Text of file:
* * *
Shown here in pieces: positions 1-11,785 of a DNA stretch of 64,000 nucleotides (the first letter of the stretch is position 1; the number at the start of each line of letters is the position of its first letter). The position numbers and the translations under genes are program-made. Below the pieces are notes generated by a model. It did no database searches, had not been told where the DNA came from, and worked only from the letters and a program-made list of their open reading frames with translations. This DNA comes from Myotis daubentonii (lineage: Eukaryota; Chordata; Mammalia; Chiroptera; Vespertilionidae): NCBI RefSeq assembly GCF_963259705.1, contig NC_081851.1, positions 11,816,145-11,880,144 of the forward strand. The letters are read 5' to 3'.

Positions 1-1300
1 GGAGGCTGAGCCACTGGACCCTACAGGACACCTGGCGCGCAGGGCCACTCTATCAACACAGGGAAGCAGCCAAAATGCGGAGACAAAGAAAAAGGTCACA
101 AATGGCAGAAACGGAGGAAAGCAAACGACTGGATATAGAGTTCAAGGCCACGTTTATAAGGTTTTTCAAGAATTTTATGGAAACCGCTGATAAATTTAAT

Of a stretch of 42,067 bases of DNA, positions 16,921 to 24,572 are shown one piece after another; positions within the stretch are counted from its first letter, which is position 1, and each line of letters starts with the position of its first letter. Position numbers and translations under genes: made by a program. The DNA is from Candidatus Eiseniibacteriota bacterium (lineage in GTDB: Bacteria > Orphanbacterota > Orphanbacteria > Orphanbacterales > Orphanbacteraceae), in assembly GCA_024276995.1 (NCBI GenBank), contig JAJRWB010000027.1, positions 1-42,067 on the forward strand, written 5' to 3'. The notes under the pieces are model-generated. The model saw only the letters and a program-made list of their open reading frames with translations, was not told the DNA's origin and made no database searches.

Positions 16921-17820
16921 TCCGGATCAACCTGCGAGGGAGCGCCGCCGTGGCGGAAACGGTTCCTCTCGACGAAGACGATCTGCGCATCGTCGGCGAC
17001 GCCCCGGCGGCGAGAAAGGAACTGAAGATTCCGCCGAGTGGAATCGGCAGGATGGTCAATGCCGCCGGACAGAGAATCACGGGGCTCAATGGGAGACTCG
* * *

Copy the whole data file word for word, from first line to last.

Shown here in pieces: positions 1-11,785 of a DNA stretch of 64,000 nucleotides (the first letter of the stretch is position 1; the number at the start of each line of letters is the position of its first letter). The position numbers and the translations under genes are program-made. Below the pieces are notes generated by a model. It did no database searches, had not been told where the DNA came from, and worked only from the letters and a program-made list of their open reading frames with translations. This DNA comes from Myotis daubentonii (lineage: Eukaryota; Chordata; Mammalia; Chiroptera; Vespertilionidae): NCBI RefSeq assembly GCF_963259705.1, contig NC_081851.1, positions 11,816,145-11,880,144 of the forward strand. The letters are read 5' to 3'.

Positions 1-1300
1 GGAGGCTGAGCCACTGGACCCTACAGGACACCTGGCGCGCAGGGCCACTCTATCAACACAGGGAAGCAGCCAAAATGCGGAGACAAAGAAAAAGGTCACA
101 AATGGCAGAAACGGAGGAAAGCAAACGACTGGATATAGAGTTCAAGGCCACGTTTATAAGGTTTTTCAAGAATTTTATGGAAACCGCTGATAAATTTAAT

Of a stretch of 42,067 bases of DNA, positions 16,921 to 24,572 are shown one piece after another; positions within the stretch are counted from its first letter, which is position 1, and each line of letters starts with the position of its first letter. Position numbers and translations under genes: made by a program. The DNA is from Candidatus Eiseniibacteriota bacterium (lineage in GTDB: Bacteria > Orphanbacterota > Orphanbacteria > Orphanbacterales > Orphanbacteraceae), in assembly GCA_024276995.1 (NCBI GenBank), contig JAJRWB010000027.1, positions 1-42,067 on the forward strand, written 5' to 3'. The notes under the pieces are model-generated. The model saw only the letters and a program-made list of their open reading frames with translations, was not told the DNA's origin and made no database searches.

Positions 16921-17820
16921 TCCGGATCAACCTGCGAGGGAGCGCCGCCGTGGCGGAAACGGTTCCTCTCGACGAAGACGATCTGCGCATCGTCGGCGAC
17001 GCCCCGGCGGCGAGAAAGGAACTGAAGATTCCGCCGAGTGGAATCGGCAGGATGGTCAATGCCGCCGGACAGAGAATCACGGGGCTCAATGGGAGACTCG